Children's author Mary Downing Hahn thought she was finall living her dream to be a celebrated novelist when she was invited to be the guest star in a Boise, Idaho, parade.
Of course, that was before she wound up marching behind an odoriferous lamb and wearing a sandwich board proclaiming her a "Real Live Author."
"When I was invited to be in the parade, I had this vision of riding in a limousine convertible, carrying flowers," recalled Mrs. Hahn, who has just published her 13th book, "The Wind Blows Background."
"You sort of have to watch your step when you're walking behind sheep."
Not exactly the stuff of dreams.
But Mrs. Hahn, 55, is indeed living a life many writers seek, said James Cross Giblin, her longtime editor at Clarion Books, the New York publishing house she's remained with since her first novel in 1979.
Clarion Books, a Houghton Mifflin imprint, claims her as one of its best-selling children's novelists, success that has allowed Mrs. Hahn the freedom to write full time and travel nationwide for speaking engagements.
"Mary's story really is inspiration for a lot of aspiring children's book authors," Mr. Giblin said. "Most seem afraid of sending out their manuscripts for fear that book editors are faceless, nameless and inhuman. Mary had that fear, too, but she didn't let it hold her back."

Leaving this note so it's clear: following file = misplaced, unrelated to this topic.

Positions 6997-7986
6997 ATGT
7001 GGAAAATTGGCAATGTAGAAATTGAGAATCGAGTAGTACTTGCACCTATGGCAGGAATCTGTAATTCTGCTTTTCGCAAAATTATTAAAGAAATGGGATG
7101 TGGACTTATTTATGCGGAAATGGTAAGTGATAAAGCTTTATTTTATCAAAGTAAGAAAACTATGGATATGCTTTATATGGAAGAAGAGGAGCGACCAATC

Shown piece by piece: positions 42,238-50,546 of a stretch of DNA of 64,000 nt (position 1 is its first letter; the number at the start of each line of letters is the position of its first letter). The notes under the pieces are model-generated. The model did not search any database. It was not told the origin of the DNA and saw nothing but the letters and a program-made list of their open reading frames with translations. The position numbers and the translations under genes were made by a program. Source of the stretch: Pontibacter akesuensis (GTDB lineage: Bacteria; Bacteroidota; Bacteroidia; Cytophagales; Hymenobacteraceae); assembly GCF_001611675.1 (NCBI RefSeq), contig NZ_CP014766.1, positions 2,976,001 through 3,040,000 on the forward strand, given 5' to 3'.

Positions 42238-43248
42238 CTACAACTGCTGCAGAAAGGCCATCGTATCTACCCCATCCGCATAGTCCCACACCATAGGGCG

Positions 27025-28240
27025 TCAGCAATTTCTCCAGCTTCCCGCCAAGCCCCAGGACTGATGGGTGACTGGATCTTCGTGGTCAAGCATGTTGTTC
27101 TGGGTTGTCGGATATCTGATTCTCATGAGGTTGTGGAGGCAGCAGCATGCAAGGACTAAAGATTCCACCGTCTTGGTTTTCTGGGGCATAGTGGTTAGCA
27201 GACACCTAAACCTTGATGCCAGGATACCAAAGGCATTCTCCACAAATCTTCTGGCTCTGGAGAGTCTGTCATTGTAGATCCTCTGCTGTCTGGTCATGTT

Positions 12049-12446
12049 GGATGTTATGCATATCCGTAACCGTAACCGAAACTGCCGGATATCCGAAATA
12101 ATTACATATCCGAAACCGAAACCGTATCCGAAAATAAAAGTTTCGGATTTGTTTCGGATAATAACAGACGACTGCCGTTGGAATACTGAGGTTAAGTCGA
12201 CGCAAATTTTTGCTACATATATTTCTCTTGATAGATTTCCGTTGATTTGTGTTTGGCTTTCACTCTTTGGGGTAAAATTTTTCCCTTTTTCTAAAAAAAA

A time-tested way of finding new authors is culling the manuscripts that come in the mail -- just as Mrs. Hahn's first work showed up in the late-1970s, he said.
"It's scary, I often find myself wondering if it all will end, and what if it does?" said Mrs. Hahn while comfortably ensconced in a small, cluttered writer's den she's fashioned in an upstairs room of the Columbia town house she shares with her husband, Norman Jacob, a Prince George's County library branch manager.
Mrs. Hahn said her route to finally writing and sending off that first novel was "circuitous."
In the early-1970s she worked part time as an illustrator for a public television program that matched the reading of children's books with illustrations. Mrs. Hahn began musing about writing her own book.
A few years later, working as an assistant librarian in the children's section of a county library, Mrs. Hahn gave herself a mandate -- publish a novel within five years or sign up to get a master's degree in library science.
To squeeze in a few hours of quiet writing time before getting herself off to work and her two daughters to school, Mrs. Hahn often got up as early as 5 a.m.
Her first draft was rejected by four publishers. When Mr. Giblin received the manuscript he saw it needed revisions in structure and story flow, but he was impressed with its strong characters and good writing.
Two years and seven tedious revisions later, the assistant librarian saw "The Sara Summer," landing on library and bookstore shelves in the fall of 1979.
"My assistants and I just sensed there was a real writer there when we read the first draft," Mr. Giblin recalled. "I just kept sending the book back with suggestions. She was a quick study. I look for authors who can contribute many books, not just one. I sensed Mary had that to offer."